And their father sat in his little office, typing away. He joined us for dinner every single night, and he dressed the kids and brushed their teeth and read them stories at night. They sometimes begged me to read, because I read with more inflection. As they grew older they mocked his attempts at cooking dinner, coining terms like “Pappa-cooked” (which means ‘burnt’). I told them what important work he was doing at his desk, and not to bother him when he was having an important meeting, but they saw how he lived on the margins of their home. My son dragged a little table into a closet and played “going to work”. This marginalized, disenfranchised, humbled existence was what he saw as his future.
How many little boys are growing up all over the world with a sense of disenfranchisement? They see their righteous mothers busting through glass ceilings; accomplishing things one after another, and they see their fathers either pushed to the sidelines or angry at their lack of agency in their own homes. Feminism is supposed to be a push for equality and yet as men take on some of the domestic duties that our culture has not prepared them for, they become hopeless. Women, who now frequently work outside the home, continue to do the majority of the house-work, make the majority of decisions, and hold the majority of power in their children’s eyes. There is no equality in the home.
It doesn’t end at home. Let’s talk about school. School is the core of education, and education is the pathway to success. This path is so well-trodden, in fact, that each and every step is predetermined for our children. Despite generations of education research and countless breakthroughs in our cultural understanding of human learning, child development and teaching methodologies, students are still corralled into a system that leaves them powerless. In order to maintain the quality standard of the education offered in schools, students are held to a standard. There is little room for individualization, and even less room for true personal goals or self-directed exploration. Students are humbled by their placement on the scale of achievement.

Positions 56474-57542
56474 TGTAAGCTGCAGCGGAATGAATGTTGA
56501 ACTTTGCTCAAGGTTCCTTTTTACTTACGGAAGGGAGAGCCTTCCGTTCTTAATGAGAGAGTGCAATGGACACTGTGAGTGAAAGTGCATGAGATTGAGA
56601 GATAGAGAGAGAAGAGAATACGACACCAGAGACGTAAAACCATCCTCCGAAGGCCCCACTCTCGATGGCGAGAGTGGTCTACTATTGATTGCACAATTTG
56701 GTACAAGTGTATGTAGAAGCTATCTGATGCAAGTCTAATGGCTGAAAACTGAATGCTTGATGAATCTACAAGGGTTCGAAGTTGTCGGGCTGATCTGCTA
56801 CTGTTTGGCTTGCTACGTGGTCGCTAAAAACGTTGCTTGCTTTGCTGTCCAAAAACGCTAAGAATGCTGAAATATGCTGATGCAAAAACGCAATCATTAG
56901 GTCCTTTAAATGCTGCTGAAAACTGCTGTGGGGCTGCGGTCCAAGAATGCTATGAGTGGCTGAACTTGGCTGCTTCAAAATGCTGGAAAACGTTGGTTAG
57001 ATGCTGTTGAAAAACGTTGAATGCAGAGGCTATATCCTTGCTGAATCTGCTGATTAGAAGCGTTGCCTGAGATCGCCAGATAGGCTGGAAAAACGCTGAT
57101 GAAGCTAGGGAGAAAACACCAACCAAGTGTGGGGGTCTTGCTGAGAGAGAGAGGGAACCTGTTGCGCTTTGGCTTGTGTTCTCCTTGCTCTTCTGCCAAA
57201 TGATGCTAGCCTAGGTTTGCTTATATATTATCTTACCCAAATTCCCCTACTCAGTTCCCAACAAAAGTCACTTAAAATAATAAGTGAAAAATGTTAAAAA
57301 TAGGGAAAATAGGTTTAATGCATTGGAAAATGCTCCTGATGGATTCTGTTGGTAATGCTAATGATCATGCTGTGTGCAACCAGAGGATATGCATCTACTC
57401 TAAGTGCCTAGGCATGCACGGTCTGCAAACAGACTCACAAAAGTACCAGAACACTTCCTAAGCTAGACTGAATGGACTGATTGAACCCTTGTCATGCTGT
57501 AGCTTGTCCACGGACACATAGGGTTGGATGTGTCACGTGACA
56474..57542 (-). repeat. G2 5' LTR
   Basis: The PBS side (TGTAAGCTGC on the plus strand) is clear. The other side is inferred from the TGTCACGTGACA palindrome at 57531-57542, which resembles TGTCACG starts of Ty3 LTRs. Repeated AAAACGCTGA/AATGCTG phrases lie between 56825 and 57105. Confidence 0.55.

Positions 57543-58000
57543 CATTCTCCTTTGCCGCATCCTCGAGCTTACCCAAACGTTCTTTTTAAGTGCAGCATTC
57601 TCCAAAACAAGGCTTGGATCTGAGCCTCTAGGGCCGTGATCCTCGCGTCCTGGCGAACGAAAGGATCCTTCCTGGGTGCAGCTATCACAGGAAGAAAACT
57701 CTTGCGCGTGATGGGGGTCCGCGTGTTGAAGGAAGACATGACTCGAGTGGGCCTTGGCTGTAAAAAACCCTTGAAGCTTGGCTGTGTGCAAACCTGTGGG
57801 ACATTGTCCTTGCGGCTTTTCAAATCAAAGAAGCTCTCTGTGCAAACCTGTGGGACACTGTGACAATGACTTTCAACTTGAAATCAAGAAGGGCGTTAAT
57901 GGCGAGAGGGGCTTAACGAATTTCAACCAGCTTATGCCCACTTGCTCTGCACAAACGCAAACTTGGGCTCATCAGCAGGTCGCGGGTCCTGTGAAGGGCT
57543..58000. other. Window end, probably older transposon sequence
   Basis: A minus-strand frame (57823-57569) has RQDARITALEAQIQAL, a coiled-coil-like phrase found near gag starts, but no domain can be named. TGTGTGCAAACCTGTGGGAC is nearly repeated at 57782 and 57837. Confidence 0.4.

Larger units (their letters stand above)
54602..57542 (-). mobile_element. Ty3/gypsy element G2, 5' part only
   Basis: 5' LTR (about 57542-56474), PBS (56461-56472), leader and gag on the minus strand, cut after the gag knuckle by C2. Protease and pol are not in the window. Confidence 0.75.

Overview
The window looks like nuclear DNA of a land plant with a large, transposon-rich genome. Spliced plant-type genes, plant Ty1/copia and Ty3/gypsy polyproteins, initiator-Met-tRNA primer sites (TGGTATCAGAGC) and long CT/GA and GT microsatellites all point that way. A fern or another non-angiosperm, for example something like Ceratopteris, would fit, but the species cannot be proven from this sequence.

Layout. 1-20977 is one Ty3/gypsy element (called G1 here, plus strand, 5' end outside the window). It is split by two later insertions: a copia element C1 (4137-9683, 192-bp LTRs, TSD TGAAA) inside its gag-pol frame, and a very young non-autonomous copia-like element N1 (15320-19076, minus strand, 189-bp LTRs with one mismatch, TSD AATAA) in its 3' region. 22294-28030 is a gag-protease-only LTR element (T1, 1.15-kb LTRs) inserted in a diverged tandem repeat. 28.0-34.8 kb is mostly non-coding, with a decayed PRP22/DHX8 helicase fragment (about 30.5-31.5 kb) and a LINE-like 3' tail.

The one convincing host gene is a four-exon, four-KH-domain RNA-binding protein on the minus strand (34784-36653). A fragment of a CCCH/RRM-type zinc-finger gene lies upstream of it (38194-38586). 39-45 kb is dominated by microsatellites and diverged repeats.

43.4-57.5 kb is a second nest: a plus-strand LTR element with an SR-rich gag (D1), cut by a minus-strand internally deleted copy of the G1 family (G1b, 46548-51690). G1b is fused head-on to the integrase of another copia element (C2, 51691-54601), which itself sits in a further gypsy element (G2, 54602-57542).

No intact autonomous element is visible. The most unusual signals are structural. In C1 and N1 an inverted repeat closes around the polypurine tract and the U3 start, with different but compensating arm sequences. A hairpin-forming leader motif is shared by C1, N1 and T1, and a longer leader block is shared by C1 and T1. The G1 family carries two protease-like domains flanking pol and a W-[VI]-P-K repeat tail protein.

Although white men are still the overwhelming majority in science-related professions, the competition just to attend the schools that would lead to success in these careers is so stiff that it now begins in grade-school. Students are often pegged and steered towards sciences from a very young age, their work entered in competitions and held up against the work of other young kids for awards and acknowledgement. Success means such alienation from such a majority of their classmates that it’s no wonder there’s a large number of those classmates feeling disenfranchised. Sure, universities are accepting more and more women, LGBTQ and people of colour into their programs, but a look at the leaders of most corporations, universities and government agencies still reveals a spread of wealthy, straight white men. If that’s who white boys were born to be, why is it so out of reach?